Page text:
Monday, May 5, 2014

Abandoned by Disney and Room Zero

            Disneyfication has often been demonized in modern cultures. We are sick to death of the saccharine sweet plume of smoke that the house of the mouse gives as it gently burns. It has often been criticized in scholarly articles, parodied in a lot of different media, analyzed and my favorite creepified (which isn't a real word but I'm going with it). Two pieces bring out the idea of demonizing disneyfication the best, namely Abandoned by Disney and Room Zero.
            To start, Abandoned by Disney perfectly entangles the idea of disnifying everything. You may not know that Disney did own a part in Baker's Bay in Bermuda where they were going to make another park. If you wish to look it up, please do. The story (while spending most of its time in the pits of the disneified jungle) talks about why the park itself failed. This was namely due to the fact that Disney wanted to make Bermuda into Jungle Book themed, meaning that a lot of the Disney cast would be dressing in rather primitive and insensitive wear. Disney is taking the "real" place and essentially making it a fantasy world, thus making the overall place hyper real (if not in a racist way), giving the people who would visit Treasure Island (as it was called), a sense of what they were going for. Although, I think this is merely hyperbolic, the author does show a way to make hyperbolic jabs at the Disney corporation.
            However, the most interesting and the one that goes off the handle in terms of demonizing Disney, is Room Zero, starting off from the point of Abandoned by Disney and adding real creepy elements about Disney, one being the Mickey gas mask. I honestly didn't know this was a real thing until Robin DeRosa (a person in which if you are not in her class will not know, but should) told me it was, and honestly this makes the video even creepier. The story explains that the gas mask was used to make sure (in case of a disaster, such as a bomb or the like), the children wouldn't be too frightened because of a thin layer of Disney was placed over the coat of a gas mask. In other words the gas masks themselves were created to look like Mickey. So, we see here that they are Dignifying a disaster, and one line really brings out the potency of the overall thing "". The idea that Disney was trying to market at that point, kinda busts open the idea that they are making the disaster a bit more marketable. Which, really is funny when looking at the things, because they creepy.
they are, let them haunt your dreams. Mwahahahaha
            The next point I want to bring up is both Club 22 and the dead mascots. Let's start with the mascots because its a big pile of creepy, mainly because its mixing an illusion with the real. In the story, we see the narrator explaining that from time to time, mascots seem to die at Disney. Of course, people die everywhere, but instead of just calling an ambulance and breaking the illusion of the "happiest place on Earth." We instead see that they play pretend and make it seem like nothing is wrong. Often having another mascot stay with them and play pretend with the kiddies. He even describes the "photo ops with the corpses" where he breaks the illusions of the photos, saying that you should, "feel free to check your photo albums at this point" (Toxxiclullaby).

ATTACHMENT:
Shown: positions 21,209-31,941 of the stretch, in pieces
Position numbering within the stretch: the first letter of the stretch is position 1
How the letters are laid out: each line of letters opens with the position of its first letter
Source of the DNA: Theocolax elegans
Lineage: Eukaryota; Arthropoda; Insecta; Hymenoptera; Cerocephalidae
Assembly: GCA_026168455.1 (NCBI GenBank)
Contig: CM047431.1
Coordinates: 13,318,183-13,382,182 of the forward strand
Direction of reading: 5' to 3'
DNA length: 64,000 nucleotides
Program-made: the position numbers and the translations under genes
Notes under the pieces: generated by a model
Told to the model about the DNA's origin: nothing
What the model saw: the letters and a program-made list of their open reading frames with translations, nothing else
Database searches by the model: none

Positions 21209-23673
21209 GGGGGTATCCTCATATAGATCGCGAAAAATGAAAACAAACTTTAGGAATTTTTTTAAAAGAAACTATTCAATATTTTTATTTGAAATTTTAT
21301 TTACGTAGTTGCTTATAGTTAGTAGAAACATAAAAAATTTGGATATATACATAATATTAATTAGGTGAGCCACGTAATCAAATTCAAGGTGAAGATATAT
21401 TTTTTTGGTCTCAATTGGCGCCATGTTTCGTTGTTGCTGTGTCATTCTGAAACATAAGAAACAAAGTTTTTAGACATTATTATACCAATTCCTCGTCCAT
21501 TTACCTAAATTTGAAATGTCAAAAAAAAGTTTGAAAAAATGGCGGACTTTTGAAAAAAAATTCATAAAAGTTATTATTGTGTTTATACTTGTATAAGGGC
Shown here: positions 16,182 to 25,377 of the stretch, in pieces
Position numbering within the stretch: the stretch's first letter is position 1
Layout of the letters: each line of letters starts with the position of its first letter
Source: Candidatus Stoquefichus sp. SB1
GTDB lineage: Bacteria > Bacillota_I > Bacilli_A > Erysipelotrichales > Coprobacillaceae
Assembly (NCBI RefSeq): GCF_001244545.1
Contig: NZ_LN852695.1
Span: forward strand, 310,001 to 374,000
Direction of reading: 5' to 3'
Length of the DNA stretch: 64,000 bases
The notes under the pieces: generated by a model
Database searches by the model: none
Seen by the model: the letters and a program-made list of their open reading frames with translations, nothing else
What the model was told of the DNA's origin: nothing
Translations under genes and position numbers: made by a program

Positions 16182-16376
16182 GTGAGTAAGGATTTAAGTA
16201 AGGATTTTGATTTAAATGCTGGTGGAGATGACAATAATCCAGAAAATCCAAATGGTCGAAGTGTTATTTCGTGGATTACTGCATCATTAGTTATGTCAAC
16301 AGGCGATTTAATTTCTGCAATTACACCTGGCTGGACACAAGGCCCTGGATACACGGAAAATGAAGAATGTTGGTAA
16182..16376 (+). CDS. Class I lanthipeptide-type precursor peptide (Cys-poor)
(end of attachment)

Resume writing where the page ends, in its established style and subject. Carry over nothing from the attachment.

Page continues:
Lastly, the "dark side of Disney," is probably the most calm of most of the things explained here. There is simply the idea that Disney isn't as squeaky clean as we all think it is. This one is less frightening and more interesting. As most people who studied Disney probably know, that there are adult apartments and night clubs built secretly into Disney, such as Club 22. These are "spots where the squeaky clean visage of Mickey Mouse gives way to drinking, drugs and yes, sex,( Toxxiclullaby), as stated by the piece. I love this part because the real, unDisney side is just part of the background where everything goes into a furnace and burns coming up through a village chimney and being breathed in by patrons. The illusion of Disney is maintained, even after the visage is corrupted, and Disney allows this, only to keep up the appearance of proper Disney the next morning, and I love this breakup of the illusion, namely that "if you've been to Disney world, you've breathed ultra-condensed sin" (Toxxiclullaby). That just blurs the lines for me, the illusion and the real mixing in one breath, making for a somewhat creepy tale.
            These stories thrive on the demonizing of Disney's hyper real. They break down the illusion that Disney is trying to create and creates this horror on what Disney's image could be. Honestly, check out both of these videos, they deserve your views and your time. The real of Disney is hardly that strange, but to think what happens behind the "happiest place on Earth." Can be creepy.
            Of course, these aren't all the creepiness or demonizing that I could pull out of these stories, but they are the most pertinent to talk about. The movies are posted above if you want to watch the full "creepy pastas." Perhaps, you could pull out of these stories why Disney is the devil (sorry, Chernabog, how many people will get that joke), and how we can all look at Disney with more of a tilted eye. Enjoy, your nightmares...

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